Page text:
Self-service: Insurers may offer a call centre and/or employee self-serve Website that can reduce the employer costs and administration efforts of the group benefits plan.

Employee Assistance Programs: Insurers may be able to include this type of program in a group benefits plan to allow employees of diverse backgrounds and age to seek assistance before their daily issues become problems that can impact their ability to be present and productive at work.

Health and Wellness Resources: Insurers may offer health and wellness resources online or in other accessible formats. This support and information can help employees to make more informed health and life choices.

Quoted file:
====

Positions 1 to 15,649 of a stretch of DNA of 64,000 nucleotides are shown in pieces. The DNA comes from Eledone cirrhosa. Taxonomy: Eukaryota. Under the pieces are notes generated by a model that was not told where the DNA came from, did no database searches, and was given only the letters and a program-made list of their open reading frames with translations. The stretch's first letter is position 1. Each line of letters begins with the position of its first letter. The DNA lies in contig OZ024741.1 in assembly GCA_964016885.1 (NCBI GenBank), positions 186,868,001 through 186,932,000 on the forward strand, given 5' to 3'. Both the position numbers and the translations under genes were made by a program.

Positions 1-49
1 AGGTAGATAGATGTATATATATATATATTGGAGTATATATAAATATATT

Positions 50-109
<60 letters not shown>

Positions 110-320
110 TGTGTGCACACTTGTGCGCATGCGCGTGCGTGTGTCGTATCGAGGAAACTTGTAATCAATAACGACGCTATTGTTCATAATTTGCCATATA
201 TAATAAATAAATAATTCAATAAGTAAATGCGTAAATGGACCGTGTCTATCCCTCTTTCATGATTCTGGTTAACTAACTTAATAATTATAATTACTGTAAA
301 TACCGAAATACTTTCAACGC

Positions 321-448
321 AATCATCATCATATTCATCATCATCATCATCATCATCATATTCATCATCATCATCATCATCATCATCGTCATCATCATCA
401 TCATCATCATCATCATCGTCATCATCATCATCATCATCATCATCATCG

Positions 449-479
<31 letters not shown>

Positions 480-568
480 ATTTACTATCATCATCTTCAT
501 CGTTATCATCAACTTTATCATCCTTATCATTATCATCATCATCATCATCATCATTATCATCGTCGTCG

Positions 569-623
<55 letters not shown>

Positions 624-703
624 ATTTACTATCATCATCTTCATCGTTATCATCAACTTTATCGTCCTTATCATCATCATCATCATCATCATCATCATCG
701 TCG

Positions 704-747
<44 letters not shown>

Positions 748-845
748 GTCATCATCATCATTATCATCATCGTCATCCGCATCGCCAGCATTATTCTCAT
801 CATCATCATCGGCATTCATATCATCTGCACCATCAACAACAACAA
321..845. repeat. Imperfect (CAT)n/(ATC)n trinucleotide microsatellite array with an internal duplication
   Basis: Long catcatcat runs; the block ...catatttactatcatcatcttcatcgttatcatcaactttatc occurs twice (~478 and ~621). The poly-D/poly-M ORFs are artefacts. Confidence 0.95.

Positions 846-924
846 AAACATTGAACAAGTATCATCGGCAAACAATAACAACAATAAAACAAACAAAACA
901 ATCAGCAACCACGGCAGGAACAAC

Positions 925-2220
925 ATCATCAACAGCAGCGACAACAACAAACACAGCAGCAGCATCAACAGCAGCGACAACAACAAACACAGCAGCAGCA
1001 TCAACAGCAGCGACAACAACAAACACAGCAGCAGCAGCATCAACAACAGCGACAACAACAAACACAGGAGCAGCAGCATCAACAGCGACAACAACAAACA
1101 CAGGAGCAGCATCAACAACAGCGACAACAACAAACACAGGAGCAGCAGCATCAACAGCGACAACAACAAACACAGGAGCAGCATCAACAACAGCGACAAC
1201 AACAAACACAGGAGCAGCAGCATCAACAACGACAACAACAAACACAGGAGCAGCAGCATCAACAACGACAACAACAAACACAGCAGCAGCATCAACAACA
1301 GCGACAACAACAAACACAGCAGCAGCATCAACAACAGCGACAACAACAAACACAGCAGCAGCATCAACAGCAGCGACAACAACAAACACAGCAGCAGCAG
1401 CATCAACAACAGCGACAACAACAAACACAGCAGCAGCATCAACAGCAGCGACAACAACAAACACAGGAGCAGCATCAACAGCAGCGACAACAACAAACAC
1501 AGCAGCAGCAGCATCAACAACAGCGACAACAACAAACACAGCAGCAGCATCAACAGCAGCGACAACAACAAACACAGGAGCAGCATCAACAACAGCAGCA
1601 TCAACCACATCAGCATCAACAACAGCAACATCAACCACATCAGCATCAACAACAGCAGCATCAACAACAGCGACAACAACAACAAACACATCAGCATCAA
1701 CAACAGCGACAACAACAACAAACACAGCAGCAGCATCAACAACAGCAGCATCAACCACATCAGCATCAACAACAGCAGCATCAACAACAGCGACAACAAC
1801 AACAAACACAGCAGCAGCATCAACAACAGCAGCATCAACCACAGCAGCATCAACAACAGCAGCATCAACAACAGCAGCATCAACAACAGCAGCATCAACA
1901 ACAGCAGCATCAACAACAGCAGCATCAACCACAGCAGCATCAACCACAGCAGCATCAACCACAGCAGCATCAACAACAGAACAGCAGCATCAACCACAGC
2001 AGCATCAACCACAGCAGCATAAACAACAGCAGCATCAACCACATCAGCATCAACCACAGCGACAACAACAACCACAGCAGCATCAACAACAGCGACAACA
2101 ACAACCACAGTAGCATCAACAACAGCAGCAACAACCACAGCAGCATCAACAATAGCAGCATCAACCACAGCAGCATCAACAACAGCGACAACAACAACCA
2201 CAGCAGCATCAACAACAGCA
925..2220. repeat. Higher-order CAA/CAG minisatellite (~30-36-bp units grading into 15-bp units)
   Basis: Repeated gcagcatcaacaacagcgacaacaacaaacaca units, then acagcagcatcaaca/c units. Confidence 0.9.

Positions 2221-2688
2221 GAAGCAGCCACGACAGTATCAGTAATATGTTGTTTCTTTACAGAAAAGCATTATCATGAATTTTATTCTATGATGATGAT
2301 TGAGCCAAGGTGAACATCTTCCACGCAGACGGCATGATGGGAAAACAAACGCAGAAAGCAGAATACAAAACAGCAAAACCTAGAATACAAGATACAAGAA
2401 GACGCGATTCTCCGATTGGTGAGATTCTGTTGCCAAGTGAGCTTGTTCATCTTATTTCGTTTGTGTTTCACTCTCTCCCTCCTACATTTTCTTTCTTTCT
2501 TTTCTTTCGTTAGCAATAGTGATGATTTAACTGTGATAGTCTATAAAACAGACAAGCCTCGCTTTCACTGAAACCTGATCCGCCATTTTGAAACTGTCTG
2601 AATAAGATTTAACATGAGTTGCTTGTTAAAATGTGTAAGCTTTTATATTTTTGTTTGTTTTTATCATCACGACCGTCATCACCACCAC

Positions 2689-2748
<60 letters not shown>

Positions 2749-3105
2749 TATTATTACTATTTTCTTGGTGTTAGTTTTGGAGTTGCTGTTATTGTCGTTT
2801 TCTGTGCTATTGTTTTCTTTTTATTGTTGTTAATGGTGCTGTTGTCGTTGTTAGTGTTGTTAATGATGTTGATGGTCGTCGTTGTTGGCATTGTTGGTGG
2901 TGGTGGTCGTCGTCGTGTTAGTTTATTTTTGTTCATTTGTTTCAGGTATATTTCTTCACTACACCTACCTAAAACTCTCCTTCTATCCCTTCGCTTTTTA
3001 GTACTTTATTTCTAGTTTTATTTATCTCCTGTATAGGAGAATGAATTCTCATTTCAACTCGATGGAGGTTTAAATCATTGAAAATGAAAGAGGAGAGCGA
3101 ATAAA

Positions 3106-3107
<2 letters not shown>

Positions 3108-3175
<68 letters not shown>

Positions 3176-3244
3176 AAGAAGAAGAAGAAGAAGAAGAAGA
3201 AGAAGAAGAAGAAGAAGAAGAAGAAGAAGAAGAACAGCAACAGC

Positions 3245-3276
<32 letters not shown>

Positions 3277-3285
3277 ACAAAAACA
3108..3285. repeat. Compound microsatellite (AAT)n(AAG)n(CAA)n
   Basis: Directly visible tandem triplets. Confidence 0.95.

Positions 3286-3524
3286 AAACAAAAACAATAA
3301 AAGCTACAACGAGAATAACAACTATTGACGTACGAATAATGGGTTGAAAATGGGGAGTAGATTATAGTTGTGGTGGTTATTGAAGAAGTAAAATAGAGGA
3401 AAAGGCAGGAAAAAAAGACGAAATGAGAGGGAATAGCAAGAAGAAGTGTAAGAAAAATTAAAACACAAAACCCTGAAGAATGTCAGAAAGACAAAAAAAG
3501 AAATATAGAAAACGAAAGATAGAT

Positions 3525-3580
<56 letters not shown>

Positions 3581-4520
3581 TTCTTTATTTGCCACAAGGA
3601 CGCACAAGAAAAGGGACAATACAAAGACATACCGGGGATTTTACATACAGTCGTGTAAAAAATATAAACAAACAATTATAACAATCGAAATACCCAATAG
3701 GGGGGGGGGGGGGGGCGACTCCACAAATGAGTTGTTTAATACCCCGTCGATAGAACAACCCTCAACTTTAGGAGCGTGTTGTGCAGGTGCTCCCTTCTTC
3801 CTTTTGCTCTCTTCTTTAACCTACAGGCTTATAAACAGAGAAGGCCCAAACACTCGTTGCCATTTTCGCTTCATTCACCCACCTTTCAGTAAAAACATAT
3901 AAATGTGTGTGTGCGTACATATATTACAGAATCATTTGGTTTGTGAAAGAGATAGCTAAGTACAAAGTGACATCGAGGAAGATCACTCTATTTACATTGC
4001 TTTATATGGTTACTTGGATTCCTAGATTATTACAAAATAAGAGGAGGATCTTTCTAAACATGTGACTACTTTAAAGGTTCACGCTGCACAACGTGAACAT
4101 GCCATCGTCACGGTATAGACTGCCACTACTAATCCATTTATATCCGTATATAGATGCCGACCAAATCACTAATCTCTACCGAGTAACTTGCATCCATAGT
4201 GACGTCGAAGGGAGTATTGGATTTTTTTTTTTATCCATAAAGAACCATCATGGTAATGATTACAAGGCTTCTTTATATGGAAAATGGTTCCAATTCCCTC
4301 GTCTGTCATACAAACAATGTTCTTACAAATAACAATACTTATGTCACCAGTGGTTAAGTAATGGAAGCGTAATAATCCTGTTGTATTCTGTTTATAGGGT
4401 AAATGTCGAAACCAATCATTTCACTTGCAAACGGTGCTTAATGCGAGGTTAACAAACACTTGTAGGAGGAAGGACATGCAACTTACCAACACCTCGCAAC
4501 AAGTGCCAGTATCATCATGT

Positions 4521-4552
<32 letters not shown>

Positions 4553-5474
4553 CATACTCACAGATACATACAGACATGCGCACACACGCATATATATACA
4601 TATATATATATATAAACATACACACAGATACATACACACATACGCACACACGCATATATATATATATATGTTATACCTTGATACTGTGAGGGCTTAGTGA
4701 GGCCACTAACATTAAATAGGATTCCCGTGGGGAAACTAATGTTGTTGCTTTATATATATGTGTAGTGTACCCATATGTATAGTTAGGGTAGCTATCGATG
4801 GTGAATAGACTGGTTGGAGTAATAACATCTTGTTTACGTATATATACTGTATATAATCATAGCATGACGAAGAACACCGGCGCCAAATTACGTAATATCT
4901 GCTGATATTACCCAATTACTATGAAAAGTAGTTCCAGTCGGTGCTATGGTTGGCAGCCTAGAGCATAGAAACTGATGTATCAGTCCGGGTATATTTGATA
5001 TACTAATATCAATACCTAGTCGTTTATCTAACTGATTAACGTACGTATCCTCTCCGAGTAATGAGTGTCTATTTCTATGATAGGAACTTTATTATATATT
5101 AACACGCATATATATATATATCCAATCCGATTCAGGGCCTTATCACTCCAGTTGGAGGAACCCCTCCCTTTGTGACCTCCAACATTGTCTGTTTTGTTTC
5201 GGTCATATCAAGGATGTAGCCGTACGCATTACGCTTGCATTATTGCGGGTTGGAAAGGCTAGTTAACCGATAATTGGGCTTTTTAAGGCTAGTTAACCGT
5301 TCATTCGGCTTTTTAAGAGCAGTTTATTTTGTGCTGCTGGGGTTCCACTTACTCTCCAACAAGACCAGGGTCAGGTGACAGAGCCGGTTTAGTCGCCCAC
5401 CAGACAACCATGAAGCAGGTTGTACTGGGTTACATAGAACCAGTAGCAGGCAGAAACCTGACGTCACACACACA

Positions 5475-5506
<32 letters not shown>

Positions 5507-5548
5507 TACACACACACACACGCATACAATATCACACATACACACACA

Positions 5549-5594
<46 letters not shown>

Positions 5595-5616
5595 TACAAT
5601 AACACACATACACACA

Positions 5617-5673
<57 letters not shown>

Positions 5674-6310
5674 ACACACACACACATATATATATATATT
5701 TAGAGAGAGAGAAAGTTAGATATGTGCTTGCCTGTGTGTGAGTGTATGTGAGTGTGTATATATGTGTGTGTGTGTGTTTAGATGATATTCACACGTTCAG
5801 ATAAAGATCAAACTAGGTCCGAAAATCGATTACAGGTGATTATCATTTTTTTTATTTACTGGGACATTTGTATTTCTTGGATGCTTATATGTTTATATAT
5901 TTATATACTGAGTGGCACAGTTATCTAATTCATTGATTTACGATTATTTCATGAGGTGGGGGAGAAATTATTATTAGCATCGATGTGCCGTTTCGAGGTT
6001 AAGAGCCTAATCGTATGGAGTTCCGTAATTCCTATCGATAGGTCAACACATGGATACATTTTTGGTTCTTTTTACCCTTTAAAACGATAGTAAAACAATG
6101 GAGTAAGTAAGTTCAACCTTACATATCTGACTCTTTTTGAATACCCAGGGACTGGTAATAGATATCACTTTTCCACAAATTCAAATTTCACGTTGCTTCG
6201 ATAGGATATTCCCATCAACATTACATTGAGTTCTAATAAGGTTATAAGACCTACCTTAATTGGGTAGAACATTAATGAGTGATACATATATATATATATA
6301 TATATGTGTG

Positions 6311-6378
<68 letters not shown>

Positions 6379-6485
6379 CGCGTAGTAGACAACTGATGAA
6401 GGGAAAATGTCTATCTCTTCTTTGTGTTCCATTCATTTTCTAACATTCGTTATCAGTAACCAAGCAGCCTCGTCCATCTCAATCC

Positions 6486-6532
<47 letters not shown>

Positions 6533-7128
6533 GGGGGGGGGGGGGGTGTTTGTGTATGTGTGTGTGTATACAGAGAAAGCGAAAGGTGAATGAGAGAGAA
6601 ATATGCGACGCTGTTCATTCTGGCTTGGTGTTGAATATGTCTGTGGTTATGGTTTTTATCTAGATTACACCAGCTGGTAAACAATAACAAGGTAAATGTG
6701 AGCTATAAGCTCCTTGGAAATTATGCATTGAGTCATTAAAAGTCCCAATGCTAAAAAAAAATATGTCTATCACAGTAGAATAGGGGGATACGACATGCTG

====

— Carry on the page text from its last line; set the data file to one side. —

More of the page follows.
Health-specific Service and Support: Insurers may offer services such as second medical opinions for specific health issues (including mental health), which may be added to a plan for groups of employees for whom these situations may be of particular concern.

Forming the right partnerships
A key component to offering the right benefits plan is developing or maintaining a relationship with an advisor. It is the role of the advisor to find the right insurance carrier that can provide the right coverage that will work within the employer’s overall group benefits strategy.

An advisor can also help employers by making them aware of legislative changes and how they may impact the benefits plan, new technology, products or services that would benefit the employer and employee, and opportunities to effectively manage the cost of the group benefits plan.